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Neda Ulaby

Neda Ulaby reports on arts, entertainment, and cultural trends for NPR's Arts Desk.

Scouring the various and often overlapping worlds of art, music, television, film, new media and literature, Ulaby's stories reflect political and economic realities, cultural issues, obsessions and transitions.

A twenty-year veteran of NPR, Ulaby started as a temporary production assistant on the cultural desk, opening mail, booking interviews and cutting tape with razor blades. Over the years, she's also worked as a producer and editor and won a Gracie award from the Alliance for Women in Media Foundation for hosting a podcast of NPR's best arts stories.

Ulaby also hosted the Emmy-award winning public television series Arab American Stories in 2012 and earned a 2019 Knight-Wallace Fellowship at the University of Michigan. She's also been chosen for fellowships at the Getty Arts Journalism Program at USC Annenberg and the Knight Center for Specialized Journalism.

Before coming to NPR, Ulaby worked as managing editor of Chicago's Windy City Times and co-hosted a local radio program, What's Coming Out at the Movies. A former doctoral student in English literature, Ulaby has contributed to academic journals and taught classes in the humanities at the University of Chicago, Northeastern Illinois University and at high schools serving at-risk students.

Ulaby worked as an intern for the features desk of the Topeka Capital-Journal after graduating from Bryn Mawr College. But her first appearance in print was when she was only four days old. She was pictured on the front page of the New York Times, as a refugee, when she and her parents were evacuated from Amman, Jordan, during the conflict known as Black September.

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ARI SHAPIRO, HOST:

The same day the president announced his nominee for the Supreme Court, this girl power song got a nod from the first lady.

(SOUNDBITE OF SONG, "THIS IS FOR MY GIRLS")

As if there's not enough controversy over the Oscars, there's also the matter of a curse.

Chances are you've heard at least one song written by Diane Warren: "Rhythm of the Night," "Don't Turn Around," "Unbreak My Heart" and "If I Could Turn Back Time" are just a handful of her 70 or so Top 10 hits.

"Look at someone like this guy right here," Alex Taub says, intently peering at his laptop screen.

We're in Taub's office right off Union Square in New York City. It's the headquarters of SocialRank, the startup he co-founded. SocialRank shows companies and public figures with brands to promote which of their followers on Twitter and Instagram are most valuable.

Taub's pulled up his own Twitter account to show me one of his own followers, someone who seems valuable.

The Pritzker Architecture Prize is often called the Nobel for architects, and this year's winner is 48-year-old Chilean designer Alejandro Aravena. His prestige projects include the headquarters of a pharmaceutical company in China and a dormitory at St. Edward's University in Austin, Texas.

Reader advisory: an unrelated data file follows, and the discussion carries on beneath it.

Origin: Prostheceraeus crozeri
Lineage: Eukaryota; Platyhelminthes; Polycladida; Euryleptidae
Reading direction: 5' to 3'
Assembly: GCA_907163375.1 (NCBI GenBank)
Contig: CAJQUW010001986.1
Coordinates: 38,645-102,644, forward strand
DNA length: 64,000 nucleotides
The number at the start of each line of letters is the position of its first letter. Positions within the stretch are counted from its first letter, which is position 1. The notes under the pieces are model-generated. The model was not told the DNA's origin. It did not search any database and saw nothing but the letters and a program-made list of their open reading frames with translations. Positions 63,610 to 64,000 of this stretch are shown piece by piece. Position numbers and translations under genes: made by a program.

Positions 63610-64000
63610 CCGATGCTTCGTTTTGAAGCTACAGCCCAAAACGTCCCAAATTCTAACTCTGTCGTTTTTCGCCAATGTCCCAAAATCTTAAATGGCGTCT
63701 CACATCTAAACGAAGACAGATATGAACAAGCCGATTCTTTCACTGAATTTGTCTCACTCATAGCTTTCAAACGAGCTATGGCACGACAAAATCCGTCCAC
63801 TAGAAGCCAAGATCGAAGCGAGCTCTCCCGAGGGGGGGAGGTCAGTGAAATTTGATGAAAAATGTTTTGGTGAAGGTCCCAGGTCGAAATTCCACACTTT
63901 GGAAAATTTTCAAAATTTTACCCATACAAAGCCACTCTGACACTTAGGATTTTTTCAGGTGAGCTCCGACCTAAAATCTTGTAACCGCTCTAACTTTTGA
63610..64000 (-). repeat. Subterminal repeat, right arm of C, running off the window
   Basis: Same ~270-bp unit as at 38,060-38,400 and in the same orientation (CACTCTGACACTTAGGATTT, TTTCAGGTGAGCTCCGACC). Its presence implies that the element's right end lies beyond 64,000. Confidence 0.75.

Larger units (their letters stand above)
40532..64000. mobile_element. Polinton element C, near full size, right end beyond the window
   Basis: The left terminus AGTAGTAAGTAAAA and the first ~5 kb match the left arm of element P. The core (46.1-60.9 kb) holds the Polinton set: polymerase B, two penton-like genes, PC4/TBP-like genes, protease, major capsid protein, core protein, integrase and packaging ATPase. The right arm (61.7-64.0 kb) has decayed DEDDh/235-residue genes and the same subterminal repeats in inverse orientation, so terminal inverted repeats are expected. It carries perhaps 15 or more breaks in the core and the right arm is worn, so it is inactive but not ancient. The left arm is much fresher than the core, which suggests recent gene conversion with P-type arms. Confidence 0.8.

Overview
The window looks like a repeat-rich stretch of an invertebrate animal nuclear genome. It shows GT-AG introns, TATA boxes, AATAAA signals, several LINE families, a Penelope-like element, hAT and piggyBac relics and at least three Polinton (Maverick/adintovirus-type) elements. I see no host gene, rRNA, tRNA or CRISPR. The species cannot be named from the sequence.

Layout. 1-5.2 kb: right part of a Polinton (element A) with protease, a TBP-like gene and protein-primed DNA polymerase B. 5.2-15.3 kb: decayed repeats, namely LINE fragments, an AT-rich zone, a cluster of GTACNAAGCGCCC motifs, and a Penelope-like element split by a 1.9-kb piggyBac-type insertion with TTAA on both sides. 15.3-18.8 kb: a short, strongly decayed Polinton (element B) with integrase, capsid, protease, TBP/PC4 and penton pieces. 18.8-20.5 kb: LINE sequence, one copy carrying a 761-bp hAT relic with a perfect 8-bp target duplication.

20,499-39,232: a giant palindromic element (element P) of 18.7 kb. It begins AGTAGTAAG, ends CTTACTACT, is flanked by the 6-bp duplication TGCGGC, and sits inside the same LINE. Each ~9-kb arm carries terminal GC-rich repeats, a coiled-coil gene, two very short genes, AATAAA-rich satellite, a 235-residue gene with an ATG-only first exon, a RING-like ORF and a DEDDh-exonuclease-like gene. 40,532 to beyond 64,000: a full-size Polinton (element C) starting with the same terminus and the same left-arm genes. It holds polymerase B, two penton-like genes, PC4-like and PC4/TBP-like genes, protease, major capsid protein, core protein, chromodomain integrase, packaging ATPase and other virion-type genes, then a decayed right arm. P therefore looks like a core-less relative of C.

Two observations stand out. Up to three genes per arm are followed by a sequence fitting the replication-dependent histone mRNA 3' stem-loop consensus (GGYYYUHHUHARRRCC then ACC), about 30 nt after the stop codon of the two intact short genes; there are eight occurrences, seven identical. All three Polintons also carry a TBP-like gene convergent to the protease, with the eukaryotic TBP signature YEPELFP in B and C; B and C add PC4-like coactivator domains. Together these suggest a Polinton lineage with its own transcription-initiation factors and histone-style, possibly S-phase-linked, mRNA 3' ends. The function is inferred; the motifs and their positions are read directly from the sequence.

The Great British Bake Off was the most popular program in Britain in 2015, and the show boasts a devout following in the U.S. [Ed. Note: If you're part of that U.S. following, be warned: We're about to discuss the most recent season, which hasn't yet aired in the U.S.]

Ellsworth Kelly, one of the greatest American artists of the past century, has died at 92.

Kelly died at his home in Spencertown, N.Y., says gallery owner Matthew Marks, who has represented the artist for two decades. Kelly is survived by his longtime partner Jack Shear.

For many American Jews, Christmas Day means Chinese food and movies. But how do American Muslims spend their time on Christmas?

Jesus is also revered as a prophet in Islam. "Muslims and Christians believe that Jesus is the only messiah," explains Hisham Mahmoud, an Arabic teacher at Harvard University. He points out that Jesus' mother, Mary, is considered by Muslims to be a saint. "In fact, there's an entire chapter in the Quran called 'Mary,' and the story of Jesus' birth is recounted in that chapter," he says.

Sometimes an aging movie star must sit and watch as a charismatic newcomer steals the spotlight — even inanimate ones. R2-D2, the adorable little robot — or droid — first appeared in Star Wars in 1977. And over the years he's faced cute competition from Yoda, and the Ewoks. But the latest Star Wars movie, The Force Awakens, brings us what might be an even cuter new droid: BB-8.

For some of us, the best part of Thanksgiving comes from a forkful of flavors all swirled together — turkey, gravy, cranberry and stuffing. It's a savory symphony in your mouth.

Chefs in New York City are experimenting with putting together all of those ingredients into a one-bite Thanksgiving dinner.

George Takei has, over the years, lent his gently charismatic presence to many stages — the original Star Trek soundstage, where he played the USS Enterprise's Mr. Sulu, then the social media stage, where he emerged as a leading activist for gay and lesbian rights. Now, Takei is making his Broadway stage debut in Allegiance, a musical inspired by his childhood experience in Japanese-American internment camps during World War II.

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AUDIE CORNISH, HOST:

A new movie opening next week follows a macho guy in a rough job.

(SOUNDBITE OF FILM, "BURNT")

One of the best-reviewed shows on Broadway right now is a revival of a musical that closed there only six years ago. Spring Awakening is based on a play about German teenagers in the 1890s. Part dark morality play, part rock opera, the musical swept the 2007 Tony awards and made TV stars of its two main leads, Leah Michele (of Glee) and Jonathan Groff (of Looking).

Ruth Reichl is in her green-tiled kitchen on the Upper West Side, stirring pungent fish sauce into a wok of sizzling pork. Perhaps you remember her as a highly influential restaurant critic for the LA Times and the New York Times (15 years), or from her best-selling books about food (three, including her memoir Tender At The Bone) or that she ran Gourmet magazine for 10 years.